at risk of being placed out of home and then spent five years as the program's coordinator.
Timothy returned to the College of Social Work in 2010 as a doctoral student to advance
his studies. He is currently a doctoral candidate and is working towards a graduate
certificate in Women & Gender Studies. His dissertation concerns the representation
of voices in online media during the government shutdown of 2013, particularly the
presence or absence of typically marginalized groups in online media reporting of
this event. Ronald Pitner chairs his dissertation committee.
Kim DeCelle received a master of social work degree at the University of Georgia and
a master’s of divinity degree from the Princeton Theological Seminary. She joined
the Ph.D. program after almost a decade of psychotherapy practice that included working
with juvenile sex offenders in a residential treatment setting and serving patients
in a community mental health clinic in Athens, Ga. Her research interests include
trauma treatments and interventions, non-traditional families, stigma and cults. She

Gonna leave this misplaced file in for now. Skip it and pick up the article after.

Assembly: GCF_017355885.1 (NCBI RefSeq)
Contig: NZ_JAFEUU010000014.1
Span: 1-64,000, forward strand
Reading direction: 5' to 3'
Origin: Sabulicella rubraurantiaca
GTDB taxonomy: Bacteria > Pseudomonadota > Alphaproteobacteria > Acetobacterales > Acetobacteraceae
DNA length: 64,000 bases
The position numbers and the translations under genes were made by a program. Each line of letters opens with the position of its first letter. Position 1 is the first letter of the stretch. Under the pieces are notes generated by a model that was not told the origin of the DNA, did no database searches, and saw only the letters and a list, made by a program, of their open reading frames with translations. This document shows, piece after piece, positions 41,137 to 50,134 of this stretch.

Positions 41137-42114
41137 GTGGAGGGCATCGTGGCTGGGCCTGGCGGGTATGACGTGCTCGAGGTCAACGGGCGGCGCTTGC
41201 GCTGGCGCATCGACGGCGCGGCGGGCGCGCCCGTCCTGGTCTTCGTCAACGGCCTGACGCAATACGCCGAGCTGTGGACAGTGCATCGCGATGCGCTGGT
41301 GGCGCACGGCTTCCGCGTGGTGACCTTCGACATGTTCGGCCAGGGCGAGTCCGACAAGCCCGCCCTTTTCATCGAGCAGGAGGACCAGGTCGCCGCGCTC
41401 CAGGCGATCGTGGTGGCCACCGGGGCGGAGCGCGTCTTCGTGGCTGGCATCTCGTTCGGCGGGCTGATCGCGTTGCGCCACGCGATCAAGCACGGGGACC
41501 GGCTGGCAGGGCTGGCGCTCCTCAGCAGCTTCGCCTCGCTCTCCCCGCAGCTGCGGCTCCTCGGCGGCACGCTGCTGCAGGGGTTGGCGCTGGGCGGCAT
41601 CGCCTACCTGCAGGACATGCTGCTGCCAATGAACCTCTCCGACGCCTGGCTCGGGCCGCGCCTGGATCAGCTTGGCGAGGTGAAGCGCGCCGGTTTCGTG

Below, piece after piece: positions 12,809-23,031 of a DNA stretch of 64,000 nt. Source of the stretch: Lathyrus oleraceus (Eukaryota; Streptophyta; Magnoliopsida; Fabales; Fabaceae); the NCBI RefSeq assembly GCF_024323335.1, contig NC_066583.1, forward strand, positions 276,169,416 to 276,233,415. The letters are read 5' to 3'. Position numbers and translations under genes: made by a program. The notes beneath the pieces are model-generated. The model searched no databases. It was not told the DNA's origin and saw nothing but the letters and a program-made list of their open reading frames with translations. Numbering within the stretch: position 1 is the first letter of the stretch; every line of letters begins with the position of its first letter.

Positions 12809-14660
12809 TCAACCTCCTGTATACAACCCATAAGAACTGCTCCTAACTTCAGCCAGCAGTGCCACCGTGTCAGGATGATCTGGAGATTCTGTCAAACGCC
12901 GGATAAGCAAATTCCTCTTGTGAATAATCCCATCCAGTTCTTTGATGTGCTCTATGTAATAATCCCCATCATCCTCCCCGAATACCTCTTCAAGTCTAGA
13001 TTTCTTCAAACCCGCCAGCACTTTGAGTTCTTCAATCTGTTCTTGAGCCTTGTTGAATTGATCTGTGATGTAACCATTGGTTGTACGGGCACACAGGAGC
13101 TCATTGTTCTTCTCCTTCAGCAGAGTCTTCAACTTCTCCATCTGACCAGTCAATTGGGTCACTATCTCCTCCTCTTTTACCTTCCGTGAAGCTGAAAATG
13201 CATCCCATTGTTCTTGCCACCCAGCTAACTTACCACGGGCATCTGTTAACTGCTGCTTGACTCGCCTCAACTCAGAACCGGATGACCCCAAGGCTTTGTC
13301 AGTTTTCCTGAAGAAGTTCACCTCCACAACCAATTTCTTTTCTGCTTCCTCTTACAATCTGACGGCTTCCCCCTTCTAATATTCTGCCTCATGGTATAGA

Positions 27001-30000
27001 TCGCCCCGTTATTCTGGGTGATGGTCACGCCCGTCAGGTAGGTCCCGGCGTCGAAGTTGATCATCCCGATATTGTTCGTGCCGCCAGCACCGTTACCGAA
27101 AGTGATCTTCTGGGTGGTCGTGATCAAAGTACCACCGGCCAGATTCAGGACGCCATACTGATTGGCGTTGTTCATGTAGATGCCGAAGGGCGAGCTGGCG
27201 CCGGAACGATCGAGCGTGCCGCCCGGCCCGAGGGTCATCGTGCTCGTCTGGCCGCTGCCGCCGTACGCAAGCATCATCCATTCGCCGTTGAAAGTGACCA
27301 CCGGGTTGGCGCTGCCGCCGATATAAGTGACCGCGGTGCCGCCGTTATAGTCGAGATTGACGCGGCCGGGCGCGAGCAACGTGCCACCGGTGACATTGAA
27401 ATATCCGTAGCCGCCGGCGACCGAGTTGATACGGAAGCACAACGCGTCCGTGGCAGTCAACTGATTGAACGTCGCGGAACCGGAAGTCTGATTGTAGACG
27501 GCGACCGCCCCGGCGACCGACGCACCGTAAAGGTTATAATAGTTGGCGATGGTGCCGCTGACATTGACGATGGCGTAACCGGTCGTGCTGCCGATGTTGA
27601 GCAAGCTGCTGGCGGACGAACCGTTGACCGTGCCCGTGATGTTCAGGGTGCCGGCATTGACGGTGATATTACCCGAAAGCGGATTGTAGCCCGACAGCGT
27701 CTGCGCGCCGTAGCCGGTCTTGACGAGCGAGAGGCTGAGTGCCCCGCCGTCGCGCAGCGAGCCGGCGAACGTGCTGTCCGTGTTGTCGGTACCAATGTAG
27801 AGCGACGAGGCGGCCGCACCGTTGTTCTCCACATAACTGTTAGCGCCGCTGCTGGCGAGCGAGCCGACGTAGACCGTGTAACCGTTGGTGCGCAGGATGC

is also interested in exploring larger questions of human suffering and collective
responses to pain and suffering in the world. She returned to school to think creatively
about the challenges she encountered in clinical practice.
Sara English received her bachelor’s degree in behavioral science from Columbia College
in and her master’s in social work from Winthrop University, where she worked for
the Center for Social Welfare Research and Assessment. She has worked in the fields
of aging, palliative care and long-term care administration. Her primary research
interests are mental health concerns, the creation of meaningful connections and the
relationships created and maintained within institutional settings, with an emphasis
on how grief is experienced by professional caregivers. She has been selected for
the 2016 cohort of the AGE SW Pre-Dissertation Initiative and serves as an appointee
for the S.C. lieutenant governor’s Office on Aging alzheimer’s advisor board. She